Exception to American Cyanamid Co v Ethicon Ltd [1975] A.C. 396

Unless something really exceptional exists, the court would find it extremely difficult to order an interim injunction on a landlord who, to enforce payment, distrains for rent. The common law gives the landlord the right, without court action, to distrain for rent when the tenant defaults. Once the distress is proper, the tenant has no cause of action against the landlord to sustain an application for interlocutory relief. Granting interlocutory relief in such a case is impracticable. It is possible to argue that in such a case, we are applying the principles in American Cyanamid Co v Ethicon Ltd (Cambridge Nutrition Limited v. British Broadcasting Corporation [1990] 3 All E.R. 523 at 539 CA, per Ralph Gibson L.J., and Lawrence David Limited v Ashton sub nomine Ashton v Lawrence David Ltd [1991] All E.R. 385, 396).  May be this is just an exception to American Cyanamid Co v Ethicon Ltd (see Cayne v. Global Natural Resources Plc. (1984) 1 All E.R. 225 at 234 and 238, CA, per Kerr and May L.JJ and Cambridge Nutrition Limited V. British Broadcasting Corporation (1990). At the end of the day, courts are supposed to do that which is just and fair, whether we are in the confines of the American Cyanamid Co v Ethicon Ltd or we are in the usual court business, doing justice in a particular case. I think that in this case, granting the injunction so that the landlord does not recover rentals from a tenant goes to the core of the right to distress which this court, after its existence cannot abridge, except by legislation. There has been a lot of legislation to protect the tenant in a dwelling house, for good reasons. As between commercial entities, such intrusion may be unnecessary. There might be no reason why one commercial entity should bear the loss of another commercial entity. It probably makes sense, but very little business sense.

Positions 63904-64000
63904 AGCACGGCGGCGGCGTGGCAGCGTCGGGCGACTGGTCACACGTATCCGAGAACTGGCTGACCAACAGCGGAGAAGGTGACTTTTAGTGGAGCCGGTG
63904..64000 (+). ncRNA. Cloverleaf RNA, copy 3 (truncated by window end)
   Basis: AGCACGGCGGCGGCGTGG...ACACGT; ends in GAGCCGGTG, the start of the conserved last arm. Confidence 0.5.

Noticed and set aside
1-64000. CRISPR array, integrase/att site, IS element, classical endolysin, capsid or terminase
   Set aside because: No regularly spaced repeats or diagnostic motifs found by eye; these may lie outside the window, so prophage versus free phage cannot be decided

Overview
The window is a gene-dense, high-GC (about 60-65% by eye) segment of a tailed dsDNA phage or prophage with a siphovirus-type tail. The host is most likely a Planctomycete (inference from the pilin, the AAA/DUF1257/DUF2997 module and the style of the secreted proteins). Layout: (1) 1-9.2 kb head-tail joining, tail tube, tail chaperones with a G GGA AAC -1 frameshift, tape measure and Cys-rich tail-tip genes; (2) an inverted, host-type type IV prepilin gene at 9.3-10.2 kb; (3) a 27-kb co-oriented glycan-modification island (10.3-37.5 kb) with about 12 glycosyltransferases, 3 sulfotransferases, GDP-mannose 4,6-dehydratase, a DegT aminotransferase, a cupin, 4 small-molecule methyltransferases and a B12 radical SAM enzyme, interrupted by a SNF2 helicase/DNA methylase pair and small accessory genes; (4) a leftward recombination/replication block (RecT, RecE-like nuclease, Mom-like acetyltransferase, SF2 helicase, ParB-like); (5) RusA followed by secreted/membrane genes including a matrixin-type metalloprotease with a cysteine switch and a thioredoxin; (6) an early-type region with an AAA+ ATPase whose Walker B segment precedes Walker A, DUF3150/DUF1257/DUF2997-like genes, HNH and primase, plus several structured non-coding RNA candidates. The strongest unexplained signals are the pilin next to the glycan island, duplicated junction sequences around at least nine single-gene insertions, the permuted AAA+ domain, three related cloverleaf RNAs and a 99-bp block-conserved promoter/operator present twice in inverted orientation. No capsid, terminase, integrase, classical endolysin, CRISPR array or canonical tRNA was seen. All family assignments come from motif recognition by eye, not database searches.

I dismiss the application for an interim injunction. Costs will be in the cause.

Made this 3rd Day of May 2013


D.F. Mwaungulu